FWIW, in the postgame show the FOX guys were giving Gurriel credit for smarts and maybe stealing a play.  The idea was Turner was beating the throw and Gurriel knew it so Gurriel basically hit Turner's hip going by with his glove hand to muddle the play. 

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2 hours ago, eddie83 said:

Wrong, the runners lane is on the foul side of the bag. There is no inside running lane that protects the runner from an interference call. 

You can’t ask the umpire to not make the correct call because of the setting. Of course the contact with the glove was why the call was made. He knocked his glove off. 

 

Exactly right.  I guarantee this doesn't get called if he's in the running lane the entire time, even if he still knocks Gurriel's glove off.  Turner never set foot in it.  It's arguable that if he's in the running lane, then Peacock has a better ability to make an accurate throw because he doesn't have a runner right in the path of his throw.  Plus John Smoltz can't have it both ways.  He can't say it's a bad call and also say that he, as a player, was taught to aim at the runner in those situations.

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2 hours ago, Number5 said:

I don't think that is true.  As I said above, I don't believe that in this case he should have been called out.  The rule requires that a good throw be made and for there to be an interference occurring while the runner is out of the runners lane.  As he is touching first base he is, by rule, not required to be in the runners lane.  Again, because the play in question occurred as he was touching first base and he would have been exactly where he was whether he had previously been running within the runners lane or not, no interference occurred.  This is my opinion based on what I see.  If the umpire is saying that the contact and interference occurred prior to the last step (for which he is legally entitled to be in fair territory) that would be different and should certainly be a question that replay can answer.  Torre's assertion that judgment calls are not reviewable seems to be absurd.  Every close play that is reviewed is, obviously, a judgment call.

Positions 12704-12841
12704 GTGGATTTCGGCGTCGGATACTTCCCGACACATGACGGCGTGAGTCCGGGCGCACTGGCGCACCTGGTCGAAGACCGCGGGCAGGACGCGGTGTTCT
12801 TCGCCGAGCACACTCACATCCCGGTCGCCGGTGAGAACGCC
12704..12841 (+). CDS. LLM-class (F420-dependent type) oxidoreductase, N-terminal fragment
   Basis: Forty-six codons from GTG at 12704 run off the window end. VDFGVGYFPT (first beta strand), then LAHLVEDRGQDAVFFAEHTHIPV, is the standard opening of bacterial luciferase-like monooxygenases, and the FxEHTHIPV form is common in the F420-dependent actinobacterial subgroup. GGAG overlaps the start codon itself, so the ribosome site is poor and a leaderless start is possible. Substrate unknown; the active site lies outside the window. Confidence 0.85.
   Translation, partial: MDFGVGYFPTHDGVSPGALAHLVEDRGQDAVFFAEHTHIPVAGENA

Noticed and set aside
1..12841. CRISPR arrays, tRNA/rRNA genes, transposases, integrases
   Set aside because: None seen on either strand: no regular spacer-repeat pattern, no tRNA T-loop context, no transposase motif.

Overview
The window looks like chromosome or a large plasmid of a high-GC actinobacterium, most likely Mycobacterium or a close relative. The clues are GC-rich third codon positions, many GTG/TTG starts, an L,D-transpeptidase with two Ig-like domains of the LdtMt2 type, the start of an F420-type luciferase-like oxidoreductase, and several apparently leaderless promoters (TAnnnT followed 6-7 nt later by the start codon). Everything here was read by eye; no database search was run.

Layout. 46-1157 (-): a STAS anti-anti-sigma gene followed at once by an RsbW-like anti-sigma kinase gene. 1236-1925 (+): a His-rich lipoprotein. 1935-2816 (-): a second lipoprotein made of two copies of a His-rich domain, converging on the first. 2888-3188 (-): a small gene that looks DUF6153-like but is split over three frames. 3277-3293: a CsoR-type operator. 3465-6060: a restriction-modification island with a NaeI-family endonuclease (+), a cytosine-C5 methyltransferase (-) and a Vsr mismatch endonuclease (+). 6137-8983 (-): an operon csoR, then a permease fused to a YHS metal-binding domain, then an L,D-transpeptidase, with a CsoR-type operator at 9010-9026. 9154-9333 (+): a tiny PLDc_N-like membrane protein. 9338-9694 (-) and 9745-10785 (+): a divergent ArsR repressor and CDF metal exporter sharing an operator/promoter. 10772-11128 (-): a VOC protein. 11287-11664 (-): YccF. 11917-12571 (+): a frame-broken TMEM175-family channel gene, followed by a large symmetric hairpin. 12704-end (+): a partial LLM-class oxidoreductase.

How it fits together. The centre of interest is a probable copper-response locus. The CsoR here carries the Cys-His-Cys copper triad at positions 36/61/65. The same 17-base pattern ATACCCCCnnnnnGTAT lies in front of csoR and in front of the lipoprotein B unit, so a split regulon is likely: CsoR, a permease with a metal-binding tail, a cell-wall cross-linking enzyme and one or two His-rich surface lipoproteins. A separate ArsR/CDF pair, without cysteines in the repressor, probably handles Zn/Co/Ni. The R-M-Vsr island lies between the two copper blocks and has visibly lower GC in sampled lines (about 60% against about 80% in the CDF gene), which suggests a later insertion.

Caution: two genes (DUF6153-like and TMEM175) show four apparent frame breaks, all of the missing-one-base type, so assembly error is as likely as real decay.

But he's out of the runners lane the entire time.  He never sets foot in it.  I get your point but like I said, if he's in the runners lane the entire 45 feet, I guarantee interference isn't called even with knocking off Gurriel's glove.

 

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2 hours ago, Number5 said:

A runner is never out because the fielder lost his glove.  He would only be out if he violated a rule.  No rule was violated in this case if rhe play in question occurred while he was legally touching first base.  Your assertion that a runner is out for running out of the runners lane is simply wrong.  An interference must occur while he is required to be in the lane and not there in order for an out to be called.  The runner is quite obviously legally entitled to be in fair territory as he steps on first.  There is no other way to say this to you.

What if it played out exactly the same way but Turner was running in a zig zag but still doesn't "interfere" until he's going to touch 1b?  At what point are the umpires supposed to apply the entire rule?

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Whether or not the rule was applied correctly, hopefully we can agree that it's arbitrary and stupid that "judgement calls" can't be reviewed.

I can't think of any compelling reasons why anything should be unreviewable, except I guess called balls and strikes in the current system.